The American Psychological Association released an article detailing all of the many health real health benefits that writing can have. Whether you’re like me and your writing increases your productivity, or you simply write for pleasure, there are many proven psychological benefits to writing things down.
Journaling is proven to improve mental health (and many therapists recommend it as a way to get to know yourself better and work through stressors and trauma). According to many studies over the years, people who journal report lower levels of stress, and higher feelings of overall well-being. There’s even research that suggests journaling might contribute to a stronger immune system.
Just Start Writing
No matter what kind of writing you enjoy, it’s a great habit to have. In a world where we’re constantly bombarded by notifications on our phones and computers, taking a bit of a break to detox and write out whatever is on our mind is an important habit that can greatly improve your quality of life.
For me, my bullet journal has been an incredible companion to my mental health and creativity over the past three years. I look forward to my daily reflections, and I know that I have everything I need to keep my life in order all in one place. If you haven’t gotten yourself into a solid writing routine, maybe you should try it out!
Thank you so much for sharing this post! I agree with all of your points, and I myself have seen a lot of improvement in various aspects of my life from writing things down. I think more people could benefit from writing things down the good old fashioned way! 🙂
You’re so welcome! Nothing like good ole pen and paper.
I am always writing down on paper, to do list, thoughts. A friend was cross with me for wasting paper, this friend works in the local school, she says the children use white boards in stead of paper
I say write those thoughts down in whatever way works best for you, Helen 🙂
I just wanted to add that I used to coach people on budgeting and goal setting and one of the assignments I gave was to do your budget out on paper, not in an app or on a spreadsheet. Why? For the very fact that it is more time consuming, so it slows your brain down to actually pay attention. If you write out your (add your addition or habit) every day and the price you pay, you might start to think about how much you really want it. Go to digital later, but for the first few months doing this by hand really makes a difference.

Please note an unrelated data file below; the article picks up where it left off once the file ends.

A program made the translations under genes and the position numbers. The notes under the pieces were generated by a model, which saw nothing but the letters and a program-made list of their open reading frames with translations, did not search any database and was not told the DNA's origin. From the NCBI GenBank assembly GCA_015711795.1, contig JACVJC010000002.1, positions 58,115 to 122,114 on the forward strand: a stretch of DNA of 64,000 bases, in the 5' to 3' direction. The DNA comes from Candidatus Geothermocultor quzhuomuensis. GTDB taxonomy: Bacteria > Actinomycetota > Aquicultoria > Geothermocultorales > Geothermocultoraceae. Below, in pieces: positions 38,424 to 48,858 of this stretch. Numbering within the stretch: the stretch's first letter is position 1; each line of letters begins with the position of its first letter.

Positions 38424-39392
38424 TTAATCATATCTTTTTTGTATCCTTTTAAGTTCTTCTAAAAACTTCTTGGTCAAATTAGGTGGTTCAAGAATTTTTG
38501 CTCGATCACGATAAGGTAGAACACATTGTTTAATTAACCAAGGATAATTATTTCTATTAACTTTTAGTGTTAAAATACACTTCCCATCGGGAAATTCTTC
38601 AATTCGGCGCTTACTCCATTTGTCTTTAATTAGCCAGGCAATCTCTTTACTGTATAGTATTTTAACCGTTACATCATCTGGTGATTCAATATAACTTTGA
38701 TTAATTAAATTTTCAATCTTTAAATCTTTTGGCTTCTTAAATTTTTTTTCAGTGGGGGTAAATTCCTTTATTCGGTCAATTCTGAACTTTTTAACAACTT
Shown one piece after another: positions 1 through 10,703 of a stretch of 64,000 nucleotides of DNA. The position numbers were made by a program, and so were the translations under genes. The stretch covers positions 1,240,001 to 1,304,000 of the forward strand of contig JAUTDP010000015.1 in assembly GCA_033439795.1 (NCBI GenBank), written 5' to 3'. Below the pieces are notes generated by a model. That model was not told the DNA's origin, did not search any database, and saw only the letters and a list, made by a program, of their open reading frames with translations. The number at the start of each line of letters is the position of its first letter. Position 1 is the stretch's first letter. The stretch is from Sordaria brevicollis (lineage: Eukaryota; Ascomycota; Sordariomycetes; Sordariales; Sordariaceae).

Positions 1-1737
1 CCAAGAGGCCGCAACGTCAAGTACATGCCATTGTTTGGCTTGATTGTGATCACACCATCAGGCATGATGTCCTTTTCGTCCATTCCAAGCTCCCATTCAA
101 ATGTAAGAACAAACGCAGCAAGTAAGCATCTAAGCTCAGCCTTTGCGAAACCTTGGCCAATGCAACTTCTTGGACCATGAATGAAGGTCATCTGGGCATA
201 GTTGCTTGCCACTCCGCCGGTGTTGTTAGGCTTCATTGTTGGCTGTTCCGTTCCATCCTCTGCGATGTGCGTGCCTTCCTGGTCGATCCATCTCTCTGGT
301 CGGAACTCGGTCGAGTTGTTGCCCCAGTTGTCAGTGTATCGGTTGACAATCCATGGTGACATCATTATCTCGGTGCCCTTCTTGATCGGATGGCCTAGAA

Also, it was great to see your comment on laptops in the meetings. I agree! I have done both and remember far more when I have a pen and paper in front of me instead of a screen. More people should try it!
It’s pretty amazing how much more powerful it is when you write it down with a good ol’ pen and piece of paper! Thanks for reading Liz 🙂
Great post. Enjoyed reading it. I’ve recently started a journal and it has helped me. I feel like once I write down whatever needs to be written down my brain is free. I also am a #4.
Thanks so much Jenn! Getting those thoughts out and onto paper is such a wonderful practice.
I really enjoyed this article and a few of the points made I related to so wanted to comment.
The first time I have ever heard of a brain dump was from one of your posts and it has done wonders for me. Some days I feel like my brain is going to explode with ideas, worries etc. Writing it all down helps me calm down and it’s so much easier to then work through things.
I started bullet journaling at the beginning of this year. Yesterday morning I had an assessment with a mental health professional and my bullet journal came in incredibly handy. The psychiatric nurse was amazed by it as I was able to pin point how I felt on certain days etc.